Ryongchon Disaster

Up to 3,000 people have been killed or injured in a huge explosion after two fuel trains collided in North Korea, reports say.

The blast happened at Ryongchon station, 50km north of Pyongyang, South Korea's YTN television said.

The incident reportedly happened nine hours after North Korean leader Kim Jong-il passed through the station on his way home from a visit to Beijing.

Mr Kim had been in China to discuss North Korea's nuclear programme.

South Korea's Yonhap news agency said the North Korean authorities had declared a state of emergency in the area and cut off all international telephone lines, apparently to stop news of the accident spreading.

A picture is beginning to emerge in North Korea of the scale of Thursday's rail disaster close to China's border.

In the first independent account, the Red Cross said the train blast killed at least 54 people and injured 1,200.

But diplomatic sources in Pyongyang say the figure is much higher, as reports indicate the blast happened when two wagons of dynamite hit a live wire.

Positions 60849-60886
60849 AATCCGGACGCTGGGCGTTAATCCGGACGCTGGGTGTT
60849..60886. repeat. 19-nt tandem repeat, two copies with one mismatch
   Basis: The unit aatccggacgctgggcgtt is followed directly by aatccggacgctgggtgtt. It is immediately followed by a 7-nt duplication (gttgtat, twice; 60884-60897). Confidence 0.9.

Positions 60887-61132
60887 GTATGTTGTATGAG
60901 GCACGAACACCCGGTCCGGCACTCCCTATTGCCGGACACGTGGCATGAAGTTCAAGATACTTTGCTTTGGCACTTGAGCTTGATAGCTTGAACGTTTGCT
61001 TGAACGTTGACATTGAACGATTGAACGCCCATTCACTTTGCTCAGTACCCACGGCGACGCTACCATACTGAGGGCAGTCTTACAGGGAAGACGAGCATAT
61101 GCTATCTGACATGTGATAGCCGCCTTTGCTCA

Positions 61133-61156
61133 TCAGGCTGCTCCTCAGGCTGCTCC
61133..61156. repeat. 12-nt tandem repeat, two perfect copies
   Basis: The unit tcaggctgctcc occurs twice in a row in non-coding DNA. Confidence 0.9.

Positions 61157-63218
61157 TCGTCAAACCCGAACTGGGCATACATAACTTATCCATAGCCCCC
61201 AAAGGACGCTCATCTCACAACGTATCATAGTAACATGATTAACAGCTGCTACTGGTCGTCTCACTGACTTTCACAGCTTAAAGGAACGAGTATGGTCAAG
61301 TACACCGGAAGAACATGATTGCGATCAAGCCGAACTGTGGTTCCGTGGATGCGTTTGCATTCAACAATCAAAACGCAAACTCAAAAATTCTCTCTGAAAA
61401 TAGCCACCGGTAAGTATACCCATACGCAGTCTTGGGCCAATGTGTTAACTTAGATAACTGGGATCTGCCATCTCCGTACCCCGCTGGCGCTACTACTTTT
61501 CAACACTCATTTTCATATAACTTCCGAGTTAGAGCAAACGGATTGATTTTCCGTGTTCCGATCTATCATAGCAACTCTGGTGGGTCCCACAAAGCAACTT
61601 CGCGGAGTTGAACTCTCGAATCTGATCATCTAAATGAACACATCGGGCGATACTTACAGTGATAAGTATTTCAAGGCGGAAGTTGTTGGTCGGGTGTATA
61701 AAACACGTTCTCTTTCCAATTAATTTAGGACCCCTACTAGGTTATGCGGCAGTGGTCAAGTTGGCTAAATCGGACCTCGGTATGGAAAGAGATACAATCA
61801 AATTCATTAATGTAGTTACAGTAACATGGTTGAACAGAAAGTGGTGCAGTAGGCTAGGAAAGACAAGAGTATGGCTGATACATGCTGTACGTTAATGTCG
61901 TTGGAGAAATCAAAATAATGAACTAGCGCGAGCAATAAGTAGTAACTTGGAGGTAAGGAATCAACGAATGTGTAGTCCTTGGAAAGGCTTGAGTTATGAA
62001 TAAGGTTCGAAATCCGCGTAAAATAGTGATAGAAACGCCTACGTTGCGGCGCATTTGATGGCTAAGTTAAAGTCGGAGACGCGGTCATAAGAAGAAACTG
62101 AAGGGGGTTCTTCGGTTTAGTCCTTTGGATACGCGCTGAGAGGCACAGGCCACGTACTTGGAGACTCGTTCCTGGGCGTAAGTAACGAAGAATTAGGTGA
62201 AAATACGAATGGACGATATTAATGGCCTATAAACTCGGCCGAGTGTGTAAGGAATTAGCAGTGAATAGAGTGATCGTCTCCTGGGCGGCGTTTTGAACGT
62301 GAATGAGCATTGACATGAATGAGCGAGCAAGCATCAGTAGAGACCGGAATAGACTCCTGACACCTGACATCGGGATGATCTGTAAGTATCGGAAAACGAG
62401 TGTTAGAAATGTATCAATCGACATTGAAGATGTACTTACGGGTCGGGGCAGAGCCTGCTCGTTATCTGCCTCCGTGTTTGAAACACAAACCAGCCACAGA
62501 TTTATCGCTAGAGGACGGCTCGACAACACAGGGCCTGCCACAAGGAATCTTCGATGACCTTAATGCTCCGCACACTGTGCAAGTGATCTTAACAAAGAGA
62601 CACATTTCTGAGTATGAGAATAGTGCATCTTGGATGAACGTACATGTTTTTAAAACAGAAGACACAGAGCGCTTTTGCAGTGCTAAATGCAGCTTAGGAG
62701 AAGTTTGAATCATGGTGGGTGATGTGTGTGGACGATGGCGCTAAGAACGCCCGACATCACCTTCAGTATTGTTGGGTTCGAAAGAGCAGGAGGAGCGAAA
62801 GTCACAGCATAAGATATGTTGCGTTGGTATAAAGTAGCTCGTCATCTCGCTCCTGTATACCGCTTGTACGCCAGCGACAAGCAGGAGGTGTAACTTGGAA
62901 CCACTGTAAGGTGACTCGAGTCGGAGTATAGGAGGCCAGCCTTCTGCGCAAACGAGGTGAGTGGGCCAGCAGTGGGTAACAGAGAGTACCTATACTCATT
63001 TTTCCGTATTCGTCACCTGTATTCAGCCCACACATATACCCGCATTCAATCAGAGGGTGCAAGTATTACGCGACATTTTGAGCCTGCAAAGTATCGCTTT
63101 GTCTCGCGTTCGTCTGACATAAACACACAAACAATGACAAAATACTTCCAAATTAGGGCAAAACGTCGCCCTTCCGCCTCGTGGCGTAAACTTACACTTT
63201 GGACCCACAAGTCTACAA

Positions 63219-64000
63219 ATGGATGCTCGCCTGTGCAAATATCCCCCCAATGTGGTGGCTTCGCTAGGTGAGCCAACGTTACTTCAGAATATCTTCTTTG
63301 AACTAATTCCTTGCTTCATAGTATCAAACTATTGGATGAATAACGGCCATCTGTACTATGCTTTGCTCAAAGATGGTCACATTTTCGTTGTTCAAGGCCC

North Korea has made no official statement on the blast at Ryongchon, 20km from China's border.

The Red Cross was allowed into the area, in an unusual concession from the North Korean authorities, becoming the only outside agency to see the disaster area. According to the agency, 160 people were killed and 1,300 were injured in the disaster. A wide area was reported to have been affected, with some airborne debris reportedly falling across the border in China. (Satellite pictures published by the BBC purported to show widespread damage in the town, but these were later retracted—they actually show Baghdad from an earlier date, and the strong black-white contrast was mis-interpreted.) The Red Cross reported that 1,850 houses and buildings had been destroyed and another 6,350 had been damaged.

On April 23, the United Nations received an appeal for international aid from North Korea's government. On April 24, a few diplomats and aid workers were allowed into the country to assess the disaster.